One of the things on every new cloth diapering family’s to-get list is a wetbag. What is a wetbag? For one, it is not a bag that is wet; though it is a bag that will potentially be wet (I guess the name Potentially Wet Bag didn’t really catch on). Wetbags are waterproof bags about the size of a sheet of printer paper, give or take a couple of inches depending on the brand, that close with a zipper. You know how baby stores sell little disposable bags to hook onto a diaper bag or stroller that are meant to store a disposable diaper until you can get to a trashcan? Wetbags are the cloth diaperer’s version of that.
From that basic description, wetbags can really differ from each other depending on the manufacturer. Some have extra zippered pockets on the sides, so you can store dry diapers, wipes, and other supplies apart from the dirty diapers on the inside. Some have loops on one corner so you can hang the wetbag from a hook or doorknob, and there are a surprising number of varieties these loops come in. Some are a simple loop of elastic, others are made of thick fabric and have snaps so you can snap them on and off whatever hook or knob you have.
The uses of wetbags don’t stop at merely transporting dirty diapers while out and about. Some people have a small wetbag in a secondary changing area in their home, where a larger pail liner won’t fit. If you are a user of cloth menstrual pads, you can use wetbags to store your pads in as well. In fact, a few cloth pad manufacturers also sell smaller wetbags that will tuck neatly into a purse and resemble travel makeup bags.
Do you need a wetbag? When I first started using cloth diapers, for some reason I forgot to purchase a wetbag. The first time we were out and about with her after she was born, she let out a giant poop in the middle of the store and I sought out the nearest restroom. After strapping her to the changing table, I changed her diaper, picked the dirty one and…uh oh. I froze. I had nowhere to put it. I kind of rolled the diaper up and tried to snap it shut so it wouldn’t unroll, then used up half a roll of paper towels to wrap it up in before gingerly placing it back into my diaper bag. It only partially worked; the paper towels were lightly damp by the time we arrived home. I peeled off the paper towels, chucked the dirty diaper into the diaper pail, then hopped online and ordered a wetbag. If I’d happened to have an empty plastic zip-top bag with me I could have used that as a makeshift wetbag, but alas, I was stuck with using paper towels.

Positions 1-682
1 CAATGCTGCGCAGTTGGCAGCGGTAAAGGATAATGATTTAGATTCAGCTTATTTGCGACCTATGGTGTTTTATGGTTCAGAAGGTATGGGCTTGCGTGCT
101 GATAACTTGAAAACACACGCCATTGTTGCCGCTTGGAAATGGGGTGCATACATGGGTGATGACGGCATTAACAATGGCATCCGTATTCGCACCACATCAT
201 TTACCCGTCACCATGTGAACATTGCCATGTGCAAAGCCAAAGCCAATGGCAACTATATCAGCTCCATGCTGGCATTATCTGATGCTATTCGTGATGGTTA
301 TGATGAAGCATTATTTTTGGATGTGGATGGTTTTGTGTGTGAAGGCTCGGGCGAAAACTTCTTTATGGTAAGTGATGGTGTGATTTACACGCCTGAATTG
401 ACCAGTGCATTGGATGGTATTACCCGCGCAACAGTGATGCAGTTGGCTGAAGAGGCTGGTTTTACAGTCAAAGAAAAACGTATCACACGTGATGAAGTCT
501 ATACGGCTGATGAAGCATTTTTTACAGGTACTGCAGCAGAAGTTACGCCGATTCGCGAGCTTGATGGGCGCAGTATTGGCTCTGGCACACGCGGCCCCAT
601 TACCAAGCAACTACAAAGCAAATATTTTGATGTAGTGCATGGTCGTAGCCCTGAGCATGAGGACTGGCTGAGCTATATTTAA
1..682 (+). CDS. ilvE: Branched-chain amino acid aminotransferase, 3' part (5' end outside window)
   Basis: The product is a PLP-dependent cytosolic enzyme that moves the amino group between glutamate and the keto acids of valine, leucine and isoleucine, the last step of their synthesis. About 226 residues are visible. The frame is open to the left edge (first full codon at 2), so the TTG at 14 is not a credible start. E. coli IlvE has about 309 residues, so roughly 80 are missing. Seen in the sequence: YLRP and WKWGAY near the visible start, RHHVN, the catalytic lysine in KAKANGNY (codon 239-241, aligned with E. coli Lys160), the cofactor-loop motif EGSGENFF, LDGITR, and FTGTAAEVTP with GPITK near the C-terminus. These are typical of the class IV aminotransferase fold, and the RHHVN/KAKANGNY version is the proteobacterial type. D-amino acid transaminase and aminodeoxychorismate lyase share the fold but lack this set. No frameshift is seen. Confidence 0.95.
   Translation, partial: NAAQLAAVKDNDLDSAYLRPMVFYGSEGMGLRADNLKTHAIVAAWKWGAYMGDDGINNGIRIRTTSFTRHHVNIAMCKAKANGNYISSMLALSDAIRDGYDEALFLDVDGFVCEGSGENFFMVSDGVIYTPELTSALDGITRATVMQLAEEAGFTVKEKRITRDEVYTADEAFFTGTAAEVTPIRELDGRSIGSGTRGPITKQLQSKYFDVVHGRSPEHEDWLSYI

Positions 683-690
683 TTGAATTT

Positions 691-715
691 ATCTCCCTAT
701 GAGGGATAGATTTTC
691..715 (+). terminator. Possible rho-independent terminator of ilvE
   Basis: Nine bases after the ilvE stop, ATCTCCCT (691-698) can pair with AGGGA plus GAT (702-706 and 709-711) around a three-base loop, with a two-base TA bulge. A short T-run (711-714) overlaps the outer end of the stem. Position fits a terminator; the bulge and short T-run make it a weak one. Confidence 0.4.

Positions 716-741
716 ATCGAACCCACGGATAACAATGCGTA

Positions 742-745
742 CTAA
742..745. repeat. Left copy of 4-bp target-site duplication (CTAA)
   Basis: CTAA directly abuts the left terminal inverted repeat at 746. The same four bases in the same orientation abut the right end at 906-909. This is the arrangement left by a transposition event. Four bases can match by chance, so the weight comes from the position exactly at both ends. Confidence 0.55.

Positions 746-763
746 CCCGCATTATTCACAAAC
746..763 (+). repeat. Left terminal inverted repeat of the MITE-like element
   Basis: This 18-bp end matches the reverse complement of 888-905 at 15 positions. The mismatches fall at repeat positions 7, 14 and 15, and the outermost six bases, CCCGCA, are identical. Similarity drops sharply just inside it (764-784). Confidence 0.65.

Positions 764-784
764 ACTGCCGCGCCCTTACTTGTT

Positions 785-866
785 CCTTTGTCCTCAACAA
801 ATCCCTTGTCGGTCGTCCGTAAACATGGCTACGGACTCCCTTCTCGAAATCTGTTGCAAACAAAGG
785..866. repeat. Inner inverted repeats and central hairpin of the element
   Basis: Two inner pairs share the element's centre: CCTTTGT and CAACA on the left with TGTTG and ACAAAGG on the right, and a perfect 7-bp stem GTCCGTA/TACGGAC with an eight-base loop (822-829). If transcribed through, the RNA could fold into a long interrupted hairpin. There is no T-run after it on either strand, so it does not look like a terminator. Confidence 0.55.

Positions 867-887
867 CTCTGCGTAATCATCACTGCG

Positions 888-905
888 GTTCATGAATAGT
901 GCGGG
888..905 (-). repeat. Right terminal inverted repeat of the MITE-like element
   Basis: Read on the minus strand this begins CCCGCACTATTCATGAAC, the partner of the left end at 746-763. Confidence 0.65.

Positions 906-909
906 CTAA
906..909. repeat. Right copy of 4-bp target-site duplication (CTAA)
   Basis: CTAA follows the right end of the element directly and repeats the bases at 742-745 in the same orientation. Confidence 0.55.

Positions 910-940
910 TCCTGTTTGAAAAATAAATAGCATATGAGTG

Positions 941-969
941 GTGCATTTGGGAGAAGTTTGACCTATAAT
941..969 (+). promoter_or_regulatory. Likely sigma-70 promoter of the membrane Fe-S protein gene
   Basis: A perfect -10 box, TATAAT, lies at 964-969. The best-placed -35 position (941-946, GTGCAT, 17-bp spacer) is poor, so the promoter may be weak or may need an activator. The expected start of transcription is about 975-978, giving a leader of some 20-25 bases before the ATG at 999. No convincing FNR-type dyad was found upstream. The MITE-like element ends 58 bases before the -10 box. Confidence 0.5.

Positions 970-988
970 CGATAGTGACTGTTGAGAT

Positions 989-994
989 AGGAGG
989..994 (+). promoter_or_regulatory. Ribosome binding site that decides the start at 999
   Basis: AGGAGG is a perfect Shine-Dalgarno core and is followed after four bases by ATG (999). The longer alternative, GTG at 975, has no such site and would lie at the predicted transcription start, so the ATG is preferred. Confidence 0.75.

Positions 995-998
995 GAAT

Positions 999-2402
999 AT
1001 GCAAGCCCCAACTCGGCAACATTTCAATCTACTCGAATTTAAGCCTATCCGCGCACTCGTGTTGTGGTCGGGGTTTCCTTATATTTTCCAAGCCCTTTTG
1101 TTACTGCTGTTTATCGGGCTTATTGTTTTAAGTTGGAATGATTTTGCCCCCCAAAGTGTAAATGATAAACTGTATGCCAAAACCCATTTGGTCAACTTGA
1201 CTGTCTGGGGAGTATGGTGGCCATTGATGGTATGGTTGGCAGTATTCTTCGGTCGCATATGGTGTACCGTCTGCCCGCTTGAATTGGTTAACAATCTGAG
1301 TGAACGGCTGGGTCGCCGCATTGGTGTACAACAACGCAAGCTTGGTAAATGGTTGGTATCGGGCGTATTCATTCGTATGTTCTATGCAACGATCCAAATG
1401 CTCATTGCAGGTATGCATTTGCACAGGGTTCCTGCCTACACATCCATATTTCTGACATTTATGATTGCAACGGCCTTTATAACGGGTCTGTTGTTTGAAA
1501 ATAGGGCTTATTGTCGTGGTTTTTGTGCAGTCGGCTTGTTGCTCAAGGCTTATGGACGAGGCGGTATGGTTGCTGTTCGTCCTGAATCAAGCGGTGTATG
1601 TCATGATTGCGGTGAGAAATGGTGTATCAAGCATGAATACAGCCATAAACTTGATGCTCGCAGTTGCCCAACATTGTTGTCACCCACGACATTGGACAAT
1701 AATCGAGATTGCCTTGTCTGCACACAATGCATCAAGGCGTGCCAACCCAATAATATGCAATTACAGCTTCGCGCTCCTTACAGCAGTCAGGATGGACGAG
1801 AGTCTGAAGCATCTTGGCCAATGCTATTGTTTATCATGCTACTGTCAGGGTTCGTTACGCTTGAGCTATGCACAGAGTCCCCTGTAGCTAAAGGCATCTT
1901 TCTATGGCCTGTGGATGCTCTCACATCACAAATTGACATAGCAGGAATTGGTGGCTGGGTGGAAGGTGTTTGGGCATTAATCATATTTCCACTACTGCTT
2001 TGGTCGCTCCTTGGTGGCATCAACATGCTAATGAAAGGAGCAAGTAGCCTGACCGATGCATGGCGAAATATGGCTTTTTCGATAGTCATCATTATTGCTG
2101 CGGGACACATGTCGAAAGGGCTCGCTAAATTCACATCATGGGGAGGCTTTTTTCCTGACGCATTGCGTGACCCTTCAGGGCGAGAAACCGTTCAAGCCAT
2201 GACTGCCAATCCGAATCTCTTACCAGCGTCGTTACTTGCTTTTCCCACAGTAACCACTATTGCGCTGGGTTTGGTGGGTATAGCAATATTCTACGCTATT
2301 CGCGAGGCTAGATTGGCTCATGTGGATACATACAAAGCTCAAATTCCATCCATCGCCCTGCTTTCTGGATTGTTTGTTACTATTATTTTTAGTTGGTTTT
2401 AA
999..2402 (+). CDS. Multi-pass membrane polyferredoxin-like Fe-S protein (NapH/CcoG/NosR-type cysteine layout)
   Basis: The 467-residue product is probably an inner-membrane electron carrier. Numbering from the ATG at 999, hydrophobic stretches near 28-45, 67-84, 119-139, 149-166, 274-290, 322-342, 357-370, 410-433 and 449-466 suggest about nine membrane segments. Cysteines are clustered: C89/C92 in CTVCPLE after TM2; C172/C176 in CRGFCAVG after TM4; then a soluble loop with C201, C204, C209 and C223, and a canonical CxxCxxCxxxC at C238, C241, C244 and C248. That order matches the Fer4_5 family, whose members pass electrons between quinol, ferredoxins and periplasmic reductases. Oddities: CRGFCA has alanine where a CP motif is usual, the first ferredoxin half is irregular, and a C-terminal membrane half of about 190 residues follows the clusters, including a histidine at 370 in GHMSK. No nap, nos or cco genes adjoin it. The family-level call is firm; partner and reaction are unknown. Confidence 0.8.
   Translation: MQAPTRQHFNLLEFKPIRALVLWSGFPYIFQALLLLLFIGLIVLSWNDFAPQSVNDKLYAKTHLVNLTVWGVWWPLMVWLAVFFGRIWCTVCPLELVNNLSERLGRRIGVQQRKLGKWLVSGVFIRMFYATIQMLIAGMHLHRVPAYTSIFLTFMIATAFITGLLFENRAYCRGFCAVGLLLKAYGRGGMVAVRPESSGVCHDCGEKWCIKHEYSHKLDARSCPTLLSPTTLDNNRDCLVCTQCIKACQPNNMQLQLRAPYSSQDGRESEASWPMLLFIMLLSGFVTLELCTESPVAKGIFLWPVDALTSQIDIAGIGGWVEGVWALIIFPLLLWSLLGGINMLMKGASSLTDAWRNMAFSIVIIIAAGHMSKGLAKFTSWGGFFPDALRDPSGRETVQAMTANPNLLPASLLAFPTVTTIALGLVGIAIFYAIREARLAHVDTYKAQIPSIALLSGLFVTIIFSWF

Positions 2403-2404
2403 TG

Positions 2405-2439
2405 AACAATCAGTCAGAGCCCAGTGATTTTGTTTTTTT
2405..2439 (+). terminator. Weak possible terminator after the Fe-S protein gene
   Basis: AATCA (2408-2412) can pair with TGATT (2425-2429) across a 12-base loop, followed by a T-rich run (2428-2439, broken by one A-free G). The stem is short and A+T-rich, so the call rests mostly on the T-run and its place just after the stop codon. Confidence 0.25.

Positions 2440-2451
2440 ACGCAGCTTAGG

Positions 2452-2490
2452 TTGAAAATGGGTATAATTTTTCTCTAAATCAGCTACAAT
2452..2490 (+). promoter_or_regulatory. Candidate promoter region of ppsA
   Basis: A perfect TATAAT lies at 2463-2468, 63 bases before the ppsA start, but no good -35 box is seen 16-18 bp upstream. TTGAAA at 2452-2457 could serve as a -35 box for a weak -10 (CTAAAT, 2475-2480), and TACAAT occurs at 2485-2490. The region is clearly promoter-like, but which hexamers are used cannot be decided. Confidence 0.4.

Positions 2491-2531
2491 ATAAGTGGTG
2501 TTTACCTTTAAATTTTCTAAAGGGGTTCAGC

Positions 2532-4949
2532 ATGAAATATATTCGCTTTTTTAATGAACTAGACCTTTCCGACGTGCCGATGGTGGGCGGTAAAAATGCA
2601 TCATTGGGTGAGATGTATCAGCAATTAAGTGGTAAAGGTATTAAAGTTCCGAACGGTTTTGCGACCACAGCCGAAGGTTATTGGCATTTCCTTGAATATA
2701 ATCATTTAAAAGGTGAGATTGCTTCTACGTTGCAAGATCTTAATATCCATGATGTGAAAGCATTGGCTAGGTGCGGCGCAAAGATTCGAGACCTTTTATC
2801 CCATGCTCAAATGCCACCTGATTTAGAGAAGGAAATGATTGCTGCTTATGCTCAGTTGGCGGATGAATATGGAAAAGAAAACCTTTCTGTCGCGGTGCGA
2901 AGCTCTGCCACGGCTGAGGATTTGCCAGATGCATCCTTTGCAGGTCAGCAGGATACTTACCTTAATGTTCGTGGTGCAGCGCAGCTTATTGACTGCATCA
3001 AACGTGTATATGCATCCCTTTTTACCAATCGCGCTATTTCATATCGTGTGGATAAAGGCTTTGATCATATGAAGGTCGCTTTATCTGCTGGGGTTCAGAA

When my daughter was a year old, we signed her up for parent-and-child swim lessons. After the lesson was over, we went into the locker room, I peeled her swimsuit and swim diaper off of her…and again, froze. I had nowhere to put her sopping wet clothes! Foolishly I’d also not brought the diaper bag with me; in the interests of traveling light, I’d thrown our dry clothes and my wallet into a beach tote and left with only that. The next week, I was smart enough to bring a clean wetbag with me. Since they are waterproof and zip shut, they make for a great way to transport wet swimclothes home. Now, every time we go to the pool or beach, I make sure I have a spare wetbag with us for our wet clothing.
I’ve definitely found that having a wetbag on hand is an absolute necessity—even if you don’t cloth diaper, I think they are useful in general when you have young children. In fact, I now have several, so I always have a clean one on hand.
What other uses have you found for wetbags?